"President Obama's Executive Order will help reduce regulatory burdens on private and public infrastructure investment in a thoughtful and transparent manner. By encouraging concurrent reviews, avoiding duplicative requirements, and by expediting early engagement with all potential stakeholders, the President's new Steering Committee has the potential to greatly reduce regulatory uncertainty across the nation.
- Posted byon March 24, 2012 at 5:50 AM EDT
President Obama is calling on the House of Representatives to pass a bipartisan transportation bill that would repair crumbling roads and bridges and support construction jobs in communities all across America. According to a new report, 90 percent of these construction jobs are middle class jobs. The Senate passed the bill with the support of Democrats and Republicans because if the bill stalls in Congress then constructions sites will go idle, workers will have to go home, and our economy will take a hit.
- Posted byon March 22, 2012 at 10:30 AM EDT
For too long, too many hard working Americans paid the price for policies that handed free rein to insurance companies and put barriers between patients and their doctors. The Affordable Care Act gives families the security they deserve. The new health care law forces insurance companies to play by the rules, prohibiting them from dropping your coverage if you get sick, billing you into bankruptcy because of an annual or lifetime limit, or, soon, discriminating against anyone with a pre-existing condition.
The new law also includes a number of key provisions designed to help make health care more affordable – and help address the drivers of health care costs. The new health care law is already making a difference. Many Americans are seeing lower costs, and health care spending growth in 2009 and 2010 decreased to record lows.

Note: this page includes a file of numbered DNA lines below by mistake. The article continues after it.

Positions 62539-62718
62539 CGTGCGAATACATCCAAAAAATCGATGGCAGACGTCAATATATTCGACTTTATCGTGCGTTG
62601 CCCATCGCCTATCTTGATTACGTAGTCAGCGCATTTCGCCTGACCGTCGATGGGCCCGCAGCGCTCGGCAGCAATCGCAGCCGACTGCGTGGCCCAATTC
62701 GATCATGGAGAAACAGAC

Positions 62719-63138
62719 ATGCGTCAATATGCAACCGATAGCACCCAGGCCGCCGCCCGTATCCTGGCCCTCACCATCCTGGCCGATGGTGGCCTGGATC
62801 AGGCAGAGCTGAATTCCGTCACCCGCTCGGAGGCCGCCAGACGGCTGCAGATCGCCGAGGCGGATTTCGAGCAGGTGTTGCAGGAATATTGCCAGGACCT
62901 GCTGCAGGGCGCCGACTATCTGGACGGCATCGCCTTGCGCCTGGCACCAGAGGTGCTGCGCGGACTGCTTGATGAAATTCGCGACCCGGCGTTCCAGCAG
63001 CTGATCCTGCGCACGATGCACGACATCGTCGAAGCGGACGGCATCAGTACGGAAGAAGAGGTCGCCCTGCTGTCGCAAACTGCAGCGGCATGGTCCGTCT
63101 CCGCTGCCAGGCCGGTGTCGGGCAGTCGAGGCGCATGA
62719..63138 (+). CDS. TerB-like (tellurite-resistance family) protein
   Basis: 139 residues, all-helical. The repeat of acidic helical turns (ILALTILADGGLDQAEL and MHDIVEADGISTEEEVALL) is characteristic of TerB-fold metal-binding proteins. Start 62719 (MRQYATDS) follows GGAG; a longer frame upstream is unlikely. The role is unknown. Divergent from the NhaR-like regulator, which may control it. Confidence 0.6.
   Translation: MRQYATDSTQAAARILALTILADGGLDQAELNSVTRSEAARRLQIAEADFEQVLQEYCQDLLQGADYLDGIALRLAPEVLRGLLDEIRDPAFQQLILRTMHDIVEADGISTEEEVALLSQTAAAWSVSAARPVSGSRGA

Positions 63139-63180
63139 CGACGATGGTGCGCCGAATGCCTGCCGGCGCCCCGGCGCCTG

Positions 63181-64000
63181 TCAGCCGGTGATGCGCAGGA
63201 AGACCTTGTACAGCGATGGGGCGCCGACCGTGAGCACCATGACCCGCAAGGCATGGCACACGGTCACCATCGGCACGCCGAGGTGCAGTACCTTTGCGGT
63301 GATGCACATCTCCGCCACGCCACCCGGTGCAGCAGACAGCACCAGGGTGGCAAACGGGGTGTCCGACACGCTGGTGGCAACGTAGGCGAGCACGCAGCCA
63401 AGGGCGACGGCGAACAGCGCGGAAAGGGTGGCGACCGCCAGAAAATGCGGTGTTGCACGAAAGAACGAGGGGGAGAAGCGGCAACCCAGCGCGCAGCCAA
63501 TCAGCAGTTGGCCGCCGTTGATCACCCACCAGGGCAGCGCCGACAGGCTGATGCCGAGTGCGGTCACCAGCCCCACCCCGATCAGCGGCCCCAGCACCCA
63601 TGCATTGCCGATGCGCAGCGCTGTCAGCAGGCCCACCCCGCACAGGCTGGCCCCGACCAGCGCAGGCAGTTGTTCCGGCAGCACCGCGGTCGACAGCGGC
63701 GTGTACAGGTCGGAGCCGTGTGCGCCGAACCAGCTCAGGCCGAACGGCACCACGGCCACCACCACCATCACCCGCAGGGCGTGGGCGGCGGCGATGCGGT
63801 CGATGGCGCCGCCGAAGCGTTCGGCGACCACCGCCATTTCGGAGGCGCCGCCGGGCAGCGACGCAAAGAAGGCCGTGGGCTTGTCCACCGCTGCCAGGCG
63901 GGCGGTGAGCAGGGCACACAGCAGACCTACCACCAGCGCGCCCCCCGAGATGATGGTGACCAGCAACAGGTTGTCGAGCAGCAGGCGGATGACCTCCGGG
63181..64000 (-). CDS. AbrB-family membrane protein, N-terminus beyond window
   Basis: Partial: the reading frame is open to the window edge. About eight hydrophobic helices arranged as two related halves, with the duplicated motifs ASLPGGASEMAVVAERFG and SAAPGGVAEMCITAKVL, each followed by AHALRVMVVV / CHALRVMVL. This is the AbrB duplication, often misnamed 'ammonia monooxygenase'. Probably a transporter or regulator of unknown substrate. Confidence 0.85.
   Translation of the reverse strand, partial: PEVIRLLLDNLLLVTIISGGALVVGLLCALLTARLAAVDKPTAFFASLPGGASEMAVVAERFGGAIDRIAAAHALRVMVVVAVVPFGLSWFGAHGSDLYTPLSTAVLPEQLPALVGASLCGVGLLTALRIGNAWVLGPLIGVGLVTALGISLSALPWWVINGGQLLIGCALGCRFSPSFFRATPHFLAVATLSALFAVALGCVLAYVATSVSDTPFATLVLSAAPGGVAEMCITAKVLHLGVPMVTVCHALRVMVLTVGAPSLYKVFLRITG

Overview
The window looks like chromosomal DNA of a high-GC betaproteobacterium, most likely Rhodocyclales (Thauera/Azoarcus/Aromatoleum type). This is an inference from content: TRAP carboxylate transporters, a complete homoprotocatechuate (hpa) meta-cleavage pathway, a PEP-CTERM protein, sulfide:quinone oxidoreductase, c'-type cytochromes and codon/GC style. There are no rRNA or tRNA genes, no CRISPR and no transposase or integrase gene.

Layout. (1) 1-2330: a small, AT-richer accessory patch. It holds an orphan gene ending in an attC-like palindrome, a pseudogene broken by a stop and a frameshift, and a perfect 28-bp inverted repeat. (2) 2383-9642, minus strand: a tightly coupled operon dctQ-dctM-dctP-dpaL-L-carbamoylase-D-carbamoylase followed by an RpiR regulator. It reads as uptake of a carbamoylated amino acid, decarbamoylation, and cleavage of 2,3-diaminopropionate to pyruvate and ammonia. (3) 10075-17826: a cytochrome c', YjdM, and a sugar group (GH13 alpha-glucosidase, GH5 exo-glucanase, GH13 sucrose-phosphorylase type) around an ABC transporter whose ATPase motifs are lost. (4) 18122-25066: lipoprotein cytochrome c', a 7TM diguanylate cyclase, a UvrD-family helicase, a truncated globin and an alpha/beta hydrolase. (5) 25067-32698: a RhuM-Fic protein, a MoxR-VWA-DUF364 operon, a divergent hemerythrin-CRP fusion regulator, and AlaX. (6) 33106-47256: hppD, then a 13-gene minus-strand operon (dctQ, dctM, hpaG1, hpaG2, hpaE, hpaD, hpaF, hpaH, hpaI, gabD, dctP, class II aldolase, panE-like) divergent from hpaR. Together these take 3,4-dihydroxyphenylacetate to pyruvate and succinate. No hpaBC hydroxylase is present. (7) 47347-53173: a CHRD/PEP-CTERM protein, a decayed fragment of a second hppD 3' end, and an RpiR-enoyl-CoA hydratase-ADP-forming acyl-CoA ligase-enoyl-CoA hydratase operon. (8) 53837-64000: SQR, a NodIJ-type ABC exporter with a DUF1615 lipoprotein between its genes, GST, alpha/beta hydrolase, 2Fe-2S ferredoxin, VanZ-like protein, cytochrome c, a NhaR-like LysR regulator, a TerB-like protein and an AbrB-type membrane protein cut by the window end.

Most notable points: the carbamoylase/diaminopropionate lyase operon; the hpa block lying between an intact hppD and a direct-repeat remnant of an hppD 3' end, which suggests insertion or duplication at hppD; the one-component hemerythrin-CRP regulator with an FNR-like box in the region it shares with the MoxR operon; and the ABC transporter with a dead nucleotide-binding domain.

Here are more ways the law helps control costs for families and small businesses:
- The law’s small business tax credit has lowered health insurance costs for small business owners. On average, small businesses have paid about 18 percent more than large firms for the same health insurance policy. If you have up to 25 employees, pay average annual wages below $50,000, and provide health insurance, you may qualify for a small business tax credit of up to 35 percent (up to 25 percent for non-profits) to offset the cost of your insurance. This will bring down the cost of providing insurance.
- Holding insurance companies accountable for how they spend your premium dollars. In 2011, if health insurers don’t spend at least 80 percent of your premium dollar on medical care and quality improvements rather than advertising, overhead and bonuses for executives, they will have to provide you a rebate for that excessive overhead. The first rebates will be made in the summer of 2012.